Deliver Infrastructure and Software running on it Rapidly and Reliably at Scale

Also published on medium


Notes:
1. There is a certain level of Organizational maturity needed to use these Principles, Patterns, and Practices. This article is not focused on the cultural side of things but it is very important for the successful adoption of these.
2. Examples used in this article are using Terraform and AWS but these Principles, Patterns, and Practices are generic and can mostly be applied to other IaC tools like
Pulumi, CloudFormation, etc. and Cloud Providers like GCP and Azure or even On-Premise.

What is Infrastructure as Code?

Infrastructure as Code (IaC) is an approach that takes proven coding techniques used by software systems and extends it to infrastructure. It is one of the key DevOps practices that enable teams to deliver infrastructure, and the software running on it, rapidly and reliably, at scale.

If you want to achieve Continuous Delivery for your applications, having a rapid and reliable, provisioning mechanism for your infrastructure is important.

In this article, we will go through various Principles, Patterns, and Practices that have helped me, and the organizations I have worked with, over the years.

Key Principles

Before we start talking about Patterns and Practices lets look at key principles for effective IaC.

Idempotency

Idempotency means no matter how many times you run your IaC and, what your starting state is, you will end up with the same end state. This simplifies the provisioning of Infrastructure and reduces the chances of inconsistent results.

Idempotency can be achieved by using a stateful tool with a declarative language, like Terraform, where you define the desired end state of infrastructure you want, and then it is Terraform’s job to get you to that end state. If it can’t get to the desired state it will fail.

In diagram #1 below as you can see that for a Non-Idempotent IaC if you run it twice it will provision 6 VMs instead of desired 3. In the case of Idempotent IaC, it only provisions the 3 VMs even if you run it multiple times thereby making it more reliable and consistent.

Diagram #1: Non-Idempotent vs Idempotent IaC

Immutability

Configuration drift is a huge problem with infrastructure. It occurs when over a period there are changes made to infrastructure that are not recorded, and your various environments drift from each other in ways that are not easily reproducible. This usually happens if you have a mutable infrastructure that lives for a long time. The system is more brittle in general for long-lived infrastructure since issues like a slow memory leak, disk out of space due to log accumulation, etc. might occur over a period. It also means that you won’t be provisioning the infrastructure as frequently as your applications or configuration and as a result won’t be confident in your ability to do so. These issues can be resolved by using immutable infrastructure.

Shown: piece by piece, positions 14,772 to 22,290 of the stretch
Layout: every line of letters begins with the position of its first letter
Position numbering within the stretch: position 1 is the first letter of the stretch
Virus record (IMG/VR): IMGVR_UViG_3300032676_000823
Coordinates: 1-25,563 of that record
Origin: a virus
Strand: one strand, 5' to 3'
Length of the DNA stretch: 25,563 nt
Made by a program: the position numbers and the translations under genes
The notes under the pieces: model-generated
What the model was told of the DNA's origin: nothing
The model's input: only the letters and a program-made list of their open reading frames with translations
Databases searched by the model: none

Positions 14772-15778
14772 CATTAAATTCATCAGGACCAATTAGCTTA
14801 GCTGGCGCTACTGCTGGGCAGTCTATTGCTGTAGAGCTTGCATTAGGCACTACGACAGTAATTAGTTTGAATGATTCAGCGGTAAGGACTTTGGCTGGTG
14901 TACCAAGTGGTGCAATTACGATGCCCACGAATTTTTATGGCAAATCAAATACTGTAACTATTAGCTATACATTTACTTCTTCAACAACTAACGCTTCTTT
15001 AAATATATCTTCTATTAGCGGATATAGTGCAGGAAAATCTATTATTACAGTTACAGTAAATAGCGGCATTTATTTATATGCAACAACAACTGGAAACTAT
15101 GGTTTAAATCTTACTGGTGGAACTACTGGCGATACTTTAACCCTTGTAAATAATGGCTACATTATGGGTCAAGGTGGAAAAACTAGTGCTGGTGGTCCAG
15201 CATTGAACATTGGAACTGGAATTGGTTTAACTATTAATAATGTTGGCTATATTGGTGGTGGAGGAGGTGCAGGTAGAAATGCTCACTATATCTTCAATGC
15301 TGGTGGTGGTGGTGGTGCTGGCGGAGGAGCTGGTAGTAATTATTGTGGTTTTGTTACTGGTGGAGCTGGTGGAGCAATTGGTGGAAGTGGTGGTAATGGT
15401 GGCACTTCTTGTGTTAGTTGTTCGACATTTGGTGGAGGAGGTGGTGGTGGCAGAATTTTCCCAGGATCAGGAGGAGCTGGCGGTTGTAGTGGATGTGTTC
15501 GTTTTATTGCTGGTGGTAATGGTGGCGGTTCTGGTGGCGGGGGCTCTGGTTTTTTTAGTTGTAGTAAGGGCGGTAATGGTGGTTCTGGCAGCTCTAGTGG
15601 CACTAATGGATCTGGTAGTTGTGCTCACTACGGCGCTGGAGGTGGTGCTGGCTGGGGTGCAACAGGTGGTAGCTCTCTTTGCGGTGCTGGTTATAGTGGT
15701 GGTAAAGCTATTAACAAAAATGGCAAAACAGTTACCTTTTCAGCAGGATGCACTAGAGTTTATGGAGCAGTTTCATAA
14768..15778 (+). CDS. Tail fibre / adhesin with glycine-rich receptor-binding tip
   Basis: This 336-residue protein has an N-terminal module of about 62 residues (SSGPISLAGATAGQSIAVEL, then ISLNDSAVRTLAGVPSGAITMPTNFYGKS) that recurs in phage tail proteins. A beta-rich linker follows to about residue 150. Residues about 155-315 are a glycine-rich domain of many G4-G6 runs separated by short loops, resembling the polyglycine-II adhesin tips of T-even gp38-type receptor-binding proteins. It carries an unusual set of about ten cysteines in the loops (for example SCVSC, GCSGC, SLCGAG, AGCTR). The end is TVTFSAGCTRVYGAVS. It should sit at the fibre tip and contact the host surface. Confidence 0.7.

Immutable infrastructure means instead of changing an existing infrastructure you replace it with new. By provisioning new infrastructure every time, you are making sure it is reproducible and doesn’t allow for configuration drift over time.

Immutable infrastructure also enables scalability when provisioning infrastructure on cloud environments. You can see in diagram #2 below that for mutable infrastructure v2 of application is deployed on the same servers as v1 but for immutable infrastructure, it provisions new VMs with v2 of application.

Diagram #2: Mutable vs Immutable Infrastructure

Patterns and Practices

Everything in Source Control

It goes without saying that everything should be in source control. Even a script that you run occasionally to fix an issue, as well as the pipeline used to provision your infrastructure and deploy your software (pipeline as code). I have been at places where no one knows where a script that runs in production lives, who created it, and history of changes. This is a situation you don’t want to be in.

Make sure the code is accessible to everyone in the company, even for developers that don’t make changes to the IaC code base. An exception might be that you have a very strong reason for not doing it, like a legal reason. This gives visibility and a better understanding to those who run their applications on your infrastructure, so when your consumers want to troubleshoot an issue, and want to understand how the infrastructure was provisioned, they can easily do that by looking at the code. They should be able to look at the code, understand how the infrastructure is provisioned, and even contribute if they choose to do so. I have worked with teams where it is not only the case that IaC repositories are not accessible to the rest of the organization, but they are also stored on separate source control tools that keep them hidden. This is an anti-pattern.

Modularize and Version